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Too much Mad Max: toxic masculinity in Aussie film

by | Nov 21, 2019 | News

Australian film tells us something useful about ‘toxic masculinity’. The MeToo movement and more substantive gender equity initiatives have helped shine a spotlight on the key drivers of this form of toxicity  – power, disrespect and emotional inadequacy. But Australian film helps deepen that understanding and shows that  perhaps we need to rethink our response to toxic masculinity.

These films should make us question Australian myths about mateship

The victims of toxic masculinity are not only women, but sometimes men. The objectification of men through rape by other men is a feature of four iconic Australian films. More subtly, they are complicit as bystanders to that rape, silently endorsing a value system that punishes people irrespective of gender or sexual affinity. The films should make us question Australian myths about mateship. They should also foster questioning of how popular culture valorises manhood as an expression of power that is indifferent to the suffering of others.

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In ‘On a screen darkly: Outback Noir, Erasure and Toxic Masculinity’, an article in the latest issue of Canberra Law Review, I looked at four Australian feature films: Wake in Fright, The Chant of Jimmie Blacksmith, Mad Max and Ghosts of the Civil Dead. These films are at odds with the affirmation of diversity evident in film such as Priscilla, Queen of the Desert, Holding The Man and The Sum of Us. They have attracted less attention from scholars of toxic masculinity than depictions of heterosexual assault in films such as Shame, Brilliant Lies, Blackrock and The Boys.

Sexual assault by a man on another man is key element of the four films. That assault, which denies the integrity of the violated man and treats him as an object, is a matter of power rather than sexual affinity. It is perpetrated by a man who is unconstrained by law or empathy. Chillingly, it is accepted by the victim’s peers. Those ‘mates’ provide no support for someone who has been placed outside their brotherhood through violation. The mates instead endorse the ‘superior man’, the top dog, or – as in the case of Mad Max – are amused by the sight of the naked and traumatised male victim running into the distance.

If Max is your hero, don’t expect much help if you are unfortunate

If Max is your hero, don’t expect much help if you are unfortunate. Likewise in Jimmie Blacksmith, where an Indigenous victim is sodomised by a colonial law enforcement officer alongside disregard by a colonised compatriot. In Ghosts, both the inmates and authorities are indifferent to what happens in a high tech prison. The society in which that prison is located appears to be unperturbed by what goes on within the walls of the supermax. That is an echo of our own society, where we know prisons are playgrounds for toxic masculinity but choose to ignore abuse and not to restructure the corrections regime.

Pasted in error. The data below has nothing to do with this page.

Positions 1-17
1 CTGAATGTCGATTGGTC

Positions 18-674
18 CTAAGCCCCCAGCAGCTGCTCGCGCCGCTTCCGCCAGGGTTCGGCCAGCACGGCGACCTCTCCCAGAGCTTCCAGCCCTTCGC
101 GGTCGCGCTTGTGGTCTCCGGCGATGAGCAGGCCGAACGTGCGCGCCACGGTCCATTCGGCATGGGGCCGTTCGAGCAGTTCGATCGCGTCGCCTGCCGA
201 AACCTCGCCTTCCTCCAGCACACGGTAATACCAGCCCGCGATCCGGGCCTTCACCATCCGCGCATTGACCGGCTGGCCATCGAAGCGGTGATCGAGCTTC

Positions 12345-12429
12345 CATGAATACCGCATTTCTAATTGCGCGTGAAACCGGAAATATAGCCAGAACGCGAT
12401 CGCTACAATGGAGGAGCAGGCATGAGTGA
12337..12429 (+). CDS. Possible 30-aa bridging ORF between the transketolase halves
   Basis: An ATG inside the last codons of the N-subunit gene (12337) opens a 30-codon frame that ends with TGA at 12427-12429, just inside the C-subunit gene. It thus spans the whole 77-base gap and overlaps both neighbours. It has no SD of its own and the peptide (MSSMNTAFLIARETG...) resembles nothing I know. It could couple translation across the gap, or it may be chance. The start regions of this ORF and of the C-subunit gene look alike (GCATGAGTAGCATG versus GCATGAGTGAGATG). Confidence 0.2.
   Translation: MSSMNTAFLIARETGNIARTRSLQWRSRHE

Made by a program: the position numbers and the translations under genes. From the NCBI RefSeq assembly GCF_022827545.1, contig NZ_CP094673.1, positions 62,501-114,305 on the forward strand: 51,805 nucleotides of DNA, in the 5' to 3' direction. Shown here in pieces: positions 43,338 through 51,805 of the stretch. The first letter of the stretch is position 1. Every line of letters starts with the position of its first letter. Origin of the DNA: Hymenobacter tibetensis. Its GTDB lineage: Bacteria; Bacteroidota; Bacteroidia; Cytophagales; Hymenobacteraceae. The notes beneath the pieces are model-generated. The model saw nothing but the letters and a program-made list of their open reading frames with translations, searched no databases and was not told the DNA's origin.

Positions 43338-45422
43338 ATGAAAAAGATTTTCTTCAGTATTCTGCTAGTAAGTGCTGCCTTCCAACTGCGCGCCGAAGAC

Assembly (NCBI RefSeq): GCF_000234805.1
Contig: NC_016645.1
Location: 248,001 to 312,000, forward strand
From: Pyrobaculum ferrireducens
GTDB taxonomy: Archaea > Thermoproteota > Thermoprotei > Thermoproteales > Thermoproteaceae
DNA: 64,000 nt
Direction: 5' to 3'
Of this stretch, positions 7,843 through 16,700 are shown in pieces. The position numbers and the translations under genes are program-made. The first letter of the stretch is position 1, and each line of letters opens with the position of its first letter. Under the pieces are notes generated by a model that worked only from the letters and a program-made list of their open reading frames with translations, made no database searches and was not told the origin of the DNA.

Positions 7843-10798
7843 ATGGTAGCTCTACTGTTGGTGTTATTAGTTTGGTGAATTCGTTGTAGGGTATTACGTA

The same mix of abuse and indifference is evident in Wake in Fright, a work that has been dubbed Australia’s greatest film. It is a film about silence and education, with the victim learning to fit in by embracing both his assailant and the mates that were silent about his victimisation. In the archetypal outback of Akubras and rusty corrugated iron being a man means keeping your mouth shout while others misbehave.

Wake in Fright (1971) has been dubbed Australia’s greatest film

The films are not depictions of a dog eat dog, all against all Hobbesian state of nature. Instead, they show a legal culture of silence and assent, in which groups of men look the other way through fear that they may themselves become victims – and thereby unmanned – if they dissent or look on with approval at the infliction of pain by peers who lack their internal or social restraints.

The films offer a dystopian view of Australian society as one of little imagination, an inability on the part of bystanders to place themselves in the shoes of the victims and to exercise the moral independence that is supposedly a key facet of the Australian character. That unresponsiveness to abuse and endorsement of men who make (and enforce) their own rules are facets of gendered inequality in which women are victims and on occasion still damned as ‘asking for it’.

We need to challenge the values that legitimate the abuse of power

They also offer a lens for asking questions about Australian values and the operation of Australian law. They are questions worth asking, because they should provoke thought about whether justice – in employment, access to services and other opportunities – is something that can be achieved by looking at power rather than the Y chromosome. We need to challenge the values that legitimate the abuse of power, looking beyond conventional wisdom about gender and recognising that toxic masculinity injures all people.

 

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